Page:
Packing for a Photo Trip and the Rookie Tripod Mistake!

Sep 24, 2018

What photo gear do you pack when you are heading off on holidays? I’m done hauling 25-kg camera bags full of kit that I never use! I spent way too many trips with a sore back, feeling hot, and too exhausted to open my bag and change lenses. I understand that this is not an uncommon story! 

Resisting the urge to pack every piece of gear you have, just in case, is hard. Our trip in June was no exception, especially given the fact that there were three stages to our journey. Firstly, we had three days by ourselves in Paris. Next, it was onto Normandy for a photo workshop with Valérie Jardin. Then finally over to the UK for some family time where we spent a few days outside of London and the remaining week in Scotland. Besides choosing which lenses to pack, my big dilemma was the tripod? Would it be worth lugging a tripod around France and the UK? And if I took it, would I actually use it?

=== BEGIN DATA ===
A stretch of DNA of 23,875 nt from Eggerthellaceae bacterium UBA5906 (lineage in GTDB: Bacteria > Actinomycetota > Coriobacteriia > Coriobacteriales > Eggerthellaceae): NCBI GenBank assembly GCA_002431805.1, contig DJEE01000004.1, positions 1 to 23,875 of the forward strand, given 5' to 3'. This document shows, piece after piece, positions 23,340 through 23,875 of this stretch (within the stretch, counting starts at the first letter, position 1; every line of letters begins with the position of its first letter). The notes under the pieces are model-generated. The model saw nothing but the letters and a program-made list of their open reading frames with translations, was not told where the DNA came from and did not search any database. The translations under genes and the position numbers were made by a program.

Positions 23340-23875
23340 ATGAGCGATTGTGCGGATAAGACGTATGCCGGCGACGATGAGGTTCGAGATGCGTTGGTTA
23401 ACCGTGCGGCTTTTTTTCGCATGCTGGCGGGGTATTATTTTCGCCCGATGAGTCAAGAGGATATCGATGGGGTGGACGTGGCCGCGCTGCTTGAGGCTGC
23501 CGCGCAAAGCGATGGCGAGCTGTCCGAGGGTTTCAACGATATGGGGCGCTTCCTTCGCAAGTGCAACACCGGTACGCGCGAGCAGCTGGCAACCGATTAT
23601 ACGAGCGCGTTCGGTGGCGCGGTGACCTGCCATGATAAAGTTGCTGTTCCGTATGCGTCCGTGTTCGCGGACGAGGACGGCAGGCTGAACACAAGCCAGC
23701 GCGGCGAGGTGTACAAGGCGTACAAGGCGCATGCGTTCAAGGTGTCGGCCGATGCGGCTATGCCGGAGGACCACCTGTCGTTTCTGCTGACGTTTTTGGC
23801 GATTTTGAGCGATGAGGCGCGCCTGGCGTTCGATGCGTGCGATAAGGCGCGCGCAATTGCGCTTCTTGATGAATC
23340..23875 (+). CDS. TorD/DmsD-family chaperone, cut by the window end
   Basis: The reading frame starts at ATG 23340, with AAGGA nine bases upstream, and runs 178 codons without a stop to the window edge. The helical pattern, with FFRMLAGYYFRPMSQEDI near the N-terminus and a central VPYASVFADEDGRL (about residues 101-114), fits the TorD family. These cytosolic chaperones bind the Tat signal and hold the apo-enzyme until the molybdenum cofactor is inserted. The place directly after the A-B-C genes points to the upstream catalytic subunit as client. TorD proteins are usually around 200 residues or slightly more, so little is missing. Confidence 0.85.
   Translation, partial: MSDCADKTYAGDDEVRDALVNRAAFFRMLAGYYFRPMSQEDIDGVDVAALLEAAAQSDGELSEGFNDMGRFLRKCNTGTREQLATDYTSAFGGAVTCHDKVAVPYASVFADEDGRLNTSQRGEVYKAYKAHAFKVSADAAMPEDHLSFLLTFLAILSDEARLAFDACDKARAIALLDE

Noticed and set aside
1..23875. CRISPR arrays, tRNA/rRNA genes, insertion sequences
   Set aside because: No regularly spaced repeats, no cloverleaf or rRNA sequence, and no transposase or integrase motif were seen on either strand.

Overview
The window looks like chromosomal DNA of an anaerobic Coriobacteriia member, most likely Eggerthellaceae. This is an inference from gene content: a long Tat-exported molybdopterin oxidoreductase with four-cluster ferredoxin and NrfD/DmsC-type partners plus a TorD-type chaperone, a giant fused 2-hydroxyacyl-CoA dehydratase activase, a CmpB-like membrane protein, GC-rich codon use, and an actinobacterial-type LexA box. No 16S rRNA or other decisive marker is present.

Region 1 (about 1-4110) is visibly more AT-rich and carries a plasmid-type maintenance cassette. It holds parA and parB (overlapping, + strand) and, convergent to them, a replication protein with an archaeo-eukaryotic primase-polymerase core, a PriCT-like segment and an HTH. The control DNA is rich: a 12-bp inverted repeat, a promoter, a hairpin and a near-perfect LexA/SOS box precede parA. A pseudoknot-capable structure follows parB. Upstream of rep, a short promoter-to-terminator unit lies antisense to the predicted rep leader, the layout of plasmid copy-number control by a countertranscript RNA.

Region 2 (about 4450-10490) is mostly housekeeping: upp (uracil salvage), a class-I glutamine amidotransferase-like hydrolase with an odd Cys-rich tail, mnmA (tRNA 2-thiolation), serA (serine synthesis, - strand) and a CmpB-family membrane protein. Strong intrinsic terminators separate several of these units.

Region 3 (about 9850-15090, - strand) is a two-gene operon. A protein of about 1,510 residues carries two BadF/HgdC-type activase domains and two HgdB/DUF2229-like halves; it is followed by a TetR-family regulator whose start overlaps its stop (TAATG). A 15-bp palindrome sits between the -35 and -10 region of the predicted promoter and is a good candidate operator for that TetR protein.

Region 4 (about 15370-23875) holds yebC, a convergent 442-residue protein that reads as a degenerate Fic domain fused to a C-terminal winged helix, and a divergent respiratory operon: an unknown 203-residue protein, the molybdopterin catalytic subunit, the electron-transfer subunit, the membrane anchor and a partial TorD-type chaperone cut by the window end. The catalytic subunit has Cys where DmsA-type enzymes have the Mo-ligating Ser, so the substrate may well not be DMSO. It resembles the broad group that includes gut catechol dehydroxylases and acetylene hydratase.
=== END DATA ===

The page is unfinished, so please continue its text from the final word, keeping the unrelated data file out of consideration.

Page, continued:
The Kit that Made the Cut

My gear consisted of two cameras and two and a half lenses! I couldn’t leave home without my Fujifilm X100F! It didn’t let me down the last time I was in France, so this was a no-brainer. With its 23 mm f/2 prime lens, it would be my fast, wide, go-to, combination for street, travel, and landscape work.

Since moving to Fujifilm from Nikon 18 months ago, I have fallen in love with prime lenses. One of my favourite lenses is the 50mm f/2. This lens, mounted on my X-T2, would be a combination that would work well for street, family pictures, and even some landscapes. It would also let me shoot in the rain since the combination is weather sealed.

So far, so good. My bag had room for more so I decided to take my 50-140 mm f/2.8. I wanted a lens where I could pull in some landscape details, and that was weather sealed. I knew it would be a tad heavier to carry around than the 50 mm, but it would not be as heavy as my old equivalent DSLR combination.

The “half” lens I took was a DIY pinhole lens. Since it didn’t have any glass in it, I didn’t think it rated as a whole lens! Although I only planned to use it a few times, I knew it wouldn’t weigh me down or take up space in my bag.

Of course, I also took all the miscellaneous stuff, like batteries, chargers, electrical adaptors, memory cards, a rocket blower, etcetera. All in all, I thought I showed tremendous restraint!

The Tripod